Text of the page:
No firm received wholly positive comments about its management. But staff at firms which scored over 69% were far more likely to pull the Managing Partner out of the path of a bus than push them into it.

At RPC (79%), the bosses were "mostly nice people", said staff, and so good/keen at managing that "at times London management seems embarrassed that they're running a law firm and not a management consultancy business in Mayfair". Chiefs at White & Case (78%) "are very transparent and visible in the office", taking a commendably presidential approach by holding "quarterly town hall meetings to update". By "the admittedly low standards of law firm management", said one lawyer, "ours generally give the impression that we're in fairly safe hands". 

Latham & Watkins (78%)
"is unusually transparent about its strategy and finances", according to a senior solicitor. "Like, no filter at times". The management of Bircham Dyson Bell (78%) "is modelled on a cross-hybrid between Attila the Hun and Wernham Hogg", said a junior solicitor. "The partners in the real estate department are particularly hapless, evidenced by the current head of department being promoted to his role despite being publicly rebuked by a judge". More were positive, and called the firm "well organised, paternalistic and great at selling their strengths to the client base".

Senior management at Charles Russell Speechlys (78%) "are clearly nice blokes in the main", said a junior solicitor. "The firm could do with some more women in senior roles", he said, "but over the last 12 months there has been an obvious drive to try and improve", so "clearly those at the top are taking those issues seriously". And comms had also improved. "If anything", said a colleague, "a bit too keen to tell me what they're up to. There's only so many infographics I can take". Yes, one senior partner "does have a habit of sending long, slightly evangelical Christmas newsletters".  But "we all have our foibles". 

    Management comms at a +70% firm.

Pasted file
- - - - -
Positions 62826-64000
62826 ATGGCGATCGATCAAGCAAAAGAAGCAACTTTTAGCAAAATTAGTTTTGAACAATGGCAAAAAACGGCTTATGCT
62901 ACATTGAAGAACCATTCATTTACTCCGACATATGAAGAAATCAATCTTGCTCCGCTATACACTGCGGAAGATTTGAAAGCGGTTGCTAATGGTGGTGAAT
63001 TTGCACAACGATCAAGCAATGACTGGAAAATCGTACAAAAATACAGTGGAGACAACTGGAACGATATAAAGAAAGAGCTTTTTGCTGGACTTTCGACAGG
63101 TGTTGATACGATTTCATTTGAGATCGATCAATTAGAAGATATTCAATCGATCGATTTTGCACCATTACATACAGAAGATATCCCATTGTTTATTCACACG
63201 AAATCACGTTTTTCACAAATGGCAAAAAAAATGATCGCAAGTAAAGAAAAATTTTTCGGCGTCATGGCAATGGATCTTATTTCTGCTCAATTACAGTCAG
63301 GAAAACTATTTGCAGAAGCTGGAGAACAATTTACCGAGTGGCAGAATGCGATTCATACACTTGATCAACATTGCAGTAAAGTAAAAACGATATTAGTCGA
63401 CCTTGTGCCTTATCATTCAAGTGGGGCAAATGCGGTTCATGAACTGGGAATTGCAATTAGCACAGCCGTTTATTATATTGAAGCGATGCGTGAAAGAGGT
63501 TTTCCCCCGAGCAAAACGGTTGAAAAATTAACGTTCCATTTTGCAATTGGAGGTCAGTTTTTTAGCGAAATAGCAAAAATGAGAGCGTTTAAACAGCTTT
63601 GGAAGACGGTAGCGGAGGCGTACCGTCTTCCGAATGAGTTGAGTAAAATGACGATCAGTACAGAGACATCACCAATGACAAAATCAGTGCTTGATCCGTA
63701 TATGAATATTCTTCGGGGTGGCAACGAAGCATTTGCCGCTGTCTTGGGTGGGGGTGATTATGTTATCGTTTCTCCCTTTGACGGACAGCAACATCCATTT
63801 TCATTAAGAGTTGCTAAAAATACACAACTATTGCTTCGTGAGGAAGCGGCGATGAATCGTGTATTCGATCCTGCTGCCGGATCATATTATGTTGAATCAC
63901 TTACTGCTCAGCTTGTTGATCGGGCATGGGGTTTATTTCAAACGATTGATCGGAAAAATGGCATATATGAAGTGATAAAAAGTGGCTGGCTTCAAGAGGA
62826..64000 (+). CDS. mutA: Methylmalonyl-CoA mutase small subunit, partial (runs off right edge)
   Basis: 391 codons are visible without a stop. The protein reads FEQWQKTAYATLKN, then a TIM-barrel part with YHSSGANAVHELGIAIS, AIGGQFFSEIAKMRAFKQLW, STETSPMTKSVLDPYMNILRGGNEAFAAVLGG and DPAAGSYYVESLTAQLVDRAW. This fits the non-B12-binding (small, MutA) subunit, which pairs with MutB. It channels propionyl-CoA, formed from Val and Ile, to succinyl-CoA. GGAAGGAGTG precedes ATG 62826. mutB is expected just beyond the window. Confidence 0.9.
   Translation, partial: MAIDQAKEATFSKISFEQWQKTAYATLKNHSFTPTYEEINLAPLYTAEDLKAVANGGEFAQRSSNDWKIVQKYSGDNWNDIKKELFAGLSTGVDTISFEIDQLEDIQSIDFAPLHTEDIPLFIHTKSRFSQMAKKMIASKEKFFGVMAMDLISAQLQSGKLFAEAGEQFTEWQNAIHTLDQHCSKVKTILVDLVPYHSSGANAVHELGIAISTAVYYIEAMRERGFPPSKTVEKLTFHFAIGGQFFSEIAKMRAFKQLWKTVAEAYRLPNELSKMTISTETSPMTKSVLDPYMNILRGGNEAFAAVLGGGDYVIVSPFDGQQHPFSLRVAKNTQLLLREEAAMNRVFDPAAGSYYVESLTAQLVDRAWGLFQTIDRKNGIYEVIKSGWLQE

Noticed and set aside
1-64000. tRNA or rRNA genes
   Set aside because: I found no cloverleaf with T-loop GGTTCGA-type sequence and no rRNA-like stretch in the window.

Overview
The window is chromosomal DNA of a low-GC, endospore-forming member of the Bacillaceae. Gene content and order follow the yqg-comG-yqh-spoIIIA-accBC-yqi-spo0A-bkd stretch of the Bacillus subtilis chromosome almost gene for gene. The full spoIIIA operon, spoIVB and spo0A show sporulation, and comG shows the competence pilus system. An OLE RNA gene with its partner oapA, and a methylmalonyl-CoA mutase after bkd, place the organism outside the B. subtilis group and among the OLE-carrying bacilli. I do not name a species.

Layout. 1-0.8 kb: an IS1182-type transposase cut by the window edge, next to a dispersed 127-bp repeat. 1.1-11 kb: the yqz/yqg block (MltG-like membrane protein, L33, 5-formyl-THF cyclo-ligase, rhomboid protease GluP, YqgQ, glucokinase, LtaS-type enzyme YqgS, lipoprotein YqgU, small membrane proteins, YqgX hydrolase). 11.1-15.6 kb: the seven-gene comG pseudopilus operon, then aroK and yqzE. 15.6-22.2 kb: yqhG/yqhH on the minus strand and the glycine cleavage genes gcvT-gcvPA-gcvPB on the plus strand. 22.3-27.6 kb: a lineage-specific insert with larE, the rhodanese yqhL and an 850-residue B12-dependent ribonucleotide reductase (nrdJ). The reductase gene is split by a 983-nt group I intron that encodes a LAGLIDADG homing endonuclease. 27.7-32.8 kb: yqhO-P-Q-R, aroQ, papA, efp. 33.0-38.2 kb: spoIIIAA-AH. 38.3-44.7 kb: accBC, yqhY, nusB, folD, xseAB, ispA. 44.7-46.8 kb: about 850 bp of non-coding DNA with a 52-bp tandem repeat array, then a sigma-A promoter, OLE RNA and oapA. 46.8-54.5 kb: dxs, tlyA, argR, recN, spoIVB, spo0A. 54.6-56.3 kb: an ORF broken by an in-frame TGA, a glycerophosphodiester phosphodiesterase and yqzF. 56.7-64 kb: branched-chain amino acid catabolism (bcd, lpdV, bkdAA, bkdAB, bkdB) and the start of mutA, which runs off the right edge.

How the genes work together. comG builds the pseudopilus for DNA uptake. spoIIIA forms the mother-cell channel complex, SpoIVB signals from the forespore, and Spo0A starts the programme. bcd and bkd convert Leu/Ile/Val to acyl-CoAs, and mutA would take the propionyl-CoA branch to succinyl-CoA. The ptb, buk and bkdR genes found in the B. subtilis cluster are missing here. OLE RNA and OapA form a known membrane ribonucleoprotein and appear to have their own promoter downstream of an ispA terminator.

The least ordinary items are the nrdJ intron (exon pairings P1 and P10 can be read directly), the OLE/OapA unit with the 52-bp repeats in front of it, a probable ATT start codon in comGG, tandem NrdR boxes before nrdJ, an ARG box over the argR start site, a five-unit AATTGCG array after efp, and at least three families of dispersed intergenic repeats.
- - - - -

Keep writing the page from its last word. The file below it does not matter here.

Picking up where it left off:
No wonder PWC (77%) scored so highly, said its lawyerly employees, it was "a firm where the legal partners are not remotely influential". There's been "a real step-change in management since recent changes at the top", said a senior solicitor at Linklaters (76%), and "there's now a real buzz about the place...which I never thought I'd say!" The new senior team "are often visible", said a junior solicitor, "and have a talent for remembering the names and faces of practically everyone they meet. Even in the changing rooms". Although they "like to communicate new buzzwords through cringeworthy videos on the intranet", said another junior, which "continue to delight, amuse and entertain...probably not intended though". 

At Kirkland & Ellis (76%), Stephen Lucas and Neel Sachdev "are rockstars in their field", said a starstruck NQ, and it was "hard not to admire their talent, even if the prospect of working for them is terrifying". Management "constantly evaluates pay brackets", said a trainee, and "have been very responsive to some of our requests". Management at Ince & Co (76%) "have recently made the right decision to spend some cash on upgrading systems", said one of several associates who gave it plaudits for the overhaul. In other news the Senior Partner "has buggered off to Hong Kong", said one. "On paper this is due to 'strategy'", but quite a few "think he's in search of the long-foretold merger". 

A senior solicitor at Gowling WLG (75%) said "they've gone very quiet since the 'combination'. I'm not sure if they know what happens next". "On the whole", said associates at Pinsent Masons (74%) "fair" partners "treat the staff like humans". Although several lawyers said the recent PA redundancies were "badly-handled". A junior solicitor feared the advent of agile working, "aka nobody having their own desk and making everyone sit in a fancy call centre environment", which he predicted "will be about as palatable as a smoothie made by vomiting into a nutribullet and throwing in a few bits of broken glass".

Meanwhile, not all heroic managers wear capes. A solicitor at DAC Beachcroft (74%) "once attended an excruciating training session on billing, during which a partner played air guitar to Kickstart My Heart by Motley Crue. I don't think I need to say anything more about that". And at Jones Day (73%), the managing partner "once did a presentation for associates branding those who leak to RollOnFriday as 'Whiners' and with a big stop sign across the word - he thinks that was inspirational". (Didn't work, John.)

  "And obviously don't tell them anything about me telling you not to tell them anything." 

"While it does feel a little bit at times like we're being led by phantom overlords from Washington", said a trainee at Dentons (70%), "management are pretty open and communicative about what they're planning". The strategy "also feels like it is starting to become clearer than just 'world domination', which is nice". Allen & Overy (70%) introduced "a few very innovative initiatives", said solicitors. However, said one, management "is clinging rigidly to unhelpful traditional law firm models, e.g. obsession with PEP", and "clamping down on busyness targets". He "would love to see some more advanced strategic thinking that might help the firm keep its best lawyers".
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Anonymous 02 March 18 10:06

You still eking this out? It’s March FFS ( and I say this as someone whose form was well rated in each category).